Seeing as I have been a vegetarian for over twenty years, chances are good that I would have trouble digesting human flesh so an immediate solution was necessary. That's where the opportunity to go to San Juan, Puerto Rico for three weeks came in quite handy. Sure, it is still hot as a mofo down there, they have no canals, tulips or quality cheeses to speak of and the opportunities for international weekend getaways are non-existent but we were walking distance to a beach (as opposed to the onerous 15 minute drive I would have to undertake at home), cold Medallas were easier to find then water and a rental car could be had for less than $20 a day.
With our cheapo car, it was possible to cover every bit of the island. Thanks to its small size, everything is day-trippable. For example, Ponce, Puerto Rico's second largest city is roughly an hour's drive from San Juan (which coincidentally holds the #1 position). With some free time, we were able to drop in and check out its famed colonial architecture.
|We never did actually see el chu-chu, just the sign.|
We were also able to survey the feline invasion which has overtaken the central square, el parque de las delicias. Similar to Chicago and NY's cow parades (and Cincinnati's pig one), it features a collection of life-sized sculptures, each painted by a different artist.
From there, we continued for another forty minutes or so to the south-western coastal town of Boqueron, which is known for its beaches. Here, we were able to partake in swimming, drinking, lots of mofongo and a pretty impressive sunset. Not Amsterdam but not too shabby, either.
Even better was the next day's journey to the island of Culebra. Located seventeen miles to the east of Puerto Rico, it is accessible by either plane or ferry. We opted for the cheaper, more water-based option, which we just so happened to luck onto. Some friends, who were way more ambitious than I will ever be, decided to go on the 4am ferry. Factoring in the drive to Fajardo (which is where the ferry left from), parking, purchasing tix, etc. this meant waking up at 2:30am. As far as I'm concerned, no beach is that nice, so the rest of us planned on taking the 9am departure. What none of us counted on was the fact that this was a holiday weekend and the we were vying for space with the entire population of Puerto Rico. By the time we arrived in Fajardo, around 8:30am, our early rising friends were just making it to the front of the line, meaning we just waltzed in and got on the ferry.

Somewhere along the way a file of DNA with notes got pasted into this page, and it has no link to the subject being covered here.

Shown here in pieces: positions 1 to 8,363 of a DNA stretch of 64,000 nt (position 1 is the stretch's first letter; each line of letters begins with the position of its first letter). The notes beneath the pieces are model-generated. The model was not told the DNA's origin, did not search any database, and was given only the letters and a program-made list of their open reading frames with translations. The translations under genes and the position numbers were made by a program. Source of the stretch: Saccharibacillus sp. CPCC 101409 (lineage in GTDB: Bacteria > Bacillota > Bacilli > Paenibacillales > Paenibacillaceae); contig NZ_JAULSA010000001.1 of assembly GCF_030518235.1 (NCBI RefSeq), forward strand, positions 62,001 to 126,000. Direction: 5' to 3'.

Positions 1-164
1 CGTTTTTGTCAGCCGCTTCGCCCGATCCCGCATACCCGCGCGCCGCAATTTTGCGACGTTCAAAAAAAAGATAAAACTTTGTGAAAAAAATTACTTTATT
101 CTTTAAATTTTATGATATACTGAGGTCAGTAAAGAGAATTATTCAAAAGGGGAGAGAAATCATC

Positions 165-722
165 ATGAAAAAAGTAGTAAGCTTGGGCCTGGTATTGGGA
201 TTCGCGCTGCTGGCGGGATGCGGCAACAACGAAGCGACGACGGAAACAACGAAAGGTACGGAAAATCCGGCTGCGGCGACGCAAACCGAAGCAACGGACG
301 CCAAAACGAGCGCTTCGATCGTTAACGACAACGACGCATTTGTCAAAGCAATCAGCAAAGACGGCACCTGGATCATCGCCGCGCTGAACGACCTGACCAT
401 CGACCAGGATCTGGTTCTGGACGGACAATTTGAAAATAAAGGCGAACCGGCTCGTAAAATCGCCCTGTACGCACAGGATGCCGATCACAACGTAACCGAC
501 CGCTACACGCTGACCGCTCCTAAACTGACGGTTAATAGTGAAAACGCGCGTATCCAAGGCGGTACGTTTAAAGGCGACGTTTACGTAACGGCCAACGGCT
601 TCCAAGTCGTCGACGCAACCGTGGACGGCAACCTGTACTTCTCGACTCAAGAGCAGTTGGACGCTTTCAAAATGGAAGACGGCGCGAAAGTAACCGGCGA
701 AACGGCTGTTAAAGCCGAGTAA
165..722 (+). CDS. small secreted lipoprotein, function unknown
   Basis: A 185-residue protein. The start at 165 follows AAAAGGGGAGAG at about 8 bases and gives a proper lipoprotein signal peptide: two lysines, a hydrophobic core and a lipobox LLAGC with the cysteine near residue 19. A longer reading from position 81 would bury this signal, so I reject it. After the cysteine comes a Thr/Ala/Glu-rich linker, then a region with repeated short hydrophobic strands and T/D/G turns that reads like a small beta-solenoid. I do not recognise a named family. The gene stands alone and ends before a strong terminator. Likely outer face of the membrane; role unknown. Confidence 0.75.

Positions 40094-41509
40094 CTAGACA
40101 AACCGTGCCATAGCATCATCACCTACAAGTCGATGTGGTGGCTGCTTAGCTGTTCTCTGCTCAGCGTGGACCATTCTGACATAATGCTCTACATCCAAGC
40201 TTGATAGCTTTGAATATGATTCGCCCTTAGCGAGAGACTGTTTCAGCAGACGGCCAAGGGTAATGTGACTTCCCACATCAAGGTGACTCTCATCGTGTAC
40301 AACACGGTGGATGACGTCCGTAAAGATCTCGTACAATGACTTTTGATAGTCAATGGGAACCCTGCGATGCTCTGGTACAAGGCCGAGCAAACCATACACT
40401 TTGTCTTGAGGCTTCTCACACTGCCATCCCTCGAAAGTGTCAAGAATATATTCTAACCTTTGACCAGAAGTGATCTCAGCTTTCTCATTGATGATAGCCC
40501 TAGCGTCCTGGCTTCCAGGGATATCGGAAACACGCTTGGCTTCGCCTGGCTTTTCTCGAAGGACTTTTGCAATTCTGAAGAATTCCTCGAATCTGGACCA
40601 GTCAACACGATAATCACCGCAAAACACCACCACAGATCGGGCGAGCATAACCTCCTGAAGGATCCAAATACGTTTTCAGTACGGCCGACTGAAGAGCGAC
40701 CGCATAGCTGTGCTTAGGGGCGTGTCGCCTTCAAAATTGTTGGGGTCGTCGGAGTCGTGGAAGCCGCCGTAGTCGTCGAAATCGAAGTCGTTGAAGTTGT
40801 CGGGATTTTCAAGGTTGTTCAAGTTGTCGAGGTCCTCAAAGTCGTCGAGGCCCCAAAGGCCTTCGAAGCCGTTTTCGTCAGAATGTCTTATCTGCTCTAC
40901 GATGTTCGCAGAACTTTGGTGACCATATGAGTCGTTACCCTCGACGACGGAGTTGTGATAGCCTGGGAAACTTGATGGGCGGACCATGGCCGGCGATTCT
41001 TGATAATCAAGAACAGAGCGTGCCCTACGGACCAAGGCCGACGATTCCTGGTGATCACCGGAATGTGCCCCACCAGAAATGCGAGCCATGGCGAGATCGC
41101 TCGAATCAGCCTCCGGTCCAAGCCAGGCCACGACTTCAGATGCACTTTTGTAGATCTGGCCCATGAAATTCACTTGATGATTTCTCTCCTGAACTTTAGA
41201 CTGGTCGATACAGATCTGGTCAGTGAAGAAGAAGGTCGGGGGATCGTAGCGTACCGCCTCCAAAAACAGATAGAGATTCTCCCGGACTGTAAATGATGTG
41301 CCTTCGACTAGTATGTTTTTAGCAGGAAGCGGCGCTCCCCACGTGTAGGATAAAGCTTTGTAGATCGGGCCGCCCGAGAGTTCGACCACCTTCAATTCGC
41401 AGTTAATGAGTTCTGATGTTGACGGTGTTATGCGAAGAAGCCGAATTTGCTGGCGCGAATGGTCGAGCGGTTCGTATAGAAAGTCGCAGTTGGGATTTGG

Once we were on Culebra, we rented golf carts and set off exploring what are two of the nicest beaches I have ever seen. First up was Tamarindo beach, which is simply ideal for snorkeling. The visibility is astounding; it is in a cove, so there is no current to fight against and the salinity is so high that it feels like you are wearing floaties. Also, an important factor when it comes to snorkeling, there is plenty of marine life. Personally, I saw some small fish, a manta ray and a sea turtle. My friend, Matt, got even luckier when he spotted the elusive ATM fish. Ok, technically, I don't think he ever saw the fish but he did find $35 cash sitting at the bottom of the ocean.
The only drawback with Tamarindo Beach is the rocky sand, particularly at the shoreline. Let it be known that there is no graceful way to enter or exit that water. It is all arms a-windmilling and "ouch! coño! carajo".
The answer to that problem can be found at the nearby Flamenco Beach. A combination of perfect powdery sand, plenty of seafood shacks and ample parking make this the most popular of the island's beaches.
|What to do in the event of an impending tropical rain shower: Turn up the music and salsa your troubles away.|
There was no way we were going to top the beaches of Culebra, so our next outing took us in a different direction. This time we were spelunking. That is, if by spelunking you mean taking a choo-choo to the entrance of the cave and then listening to an audio guide as you stroll along a cement pathway from one end to other.
We were at the Caves of Camuy, a cave system originally inhabited by the Taino indians. It is now a top tourist attraction, with more visitors than bats (and trust me, between the darkness and their flitting ways, I could not get any photographic prove, but there were a lot of bats!!)
|This opening is at the other end of the cave and provides a window onto a small waterfall.|
It was, no question, an impressive cave but I heard from locals about other more remote (read: less touristy caves) that I hope to explore one day. It turns out that even with three weeks, we were not able to exhaust all of our options. What I was able to do was get out of Miami for awhile and save my friends from having to hear my laments about not being in Amsterdam. And that ain't too shabby, not shabby at all.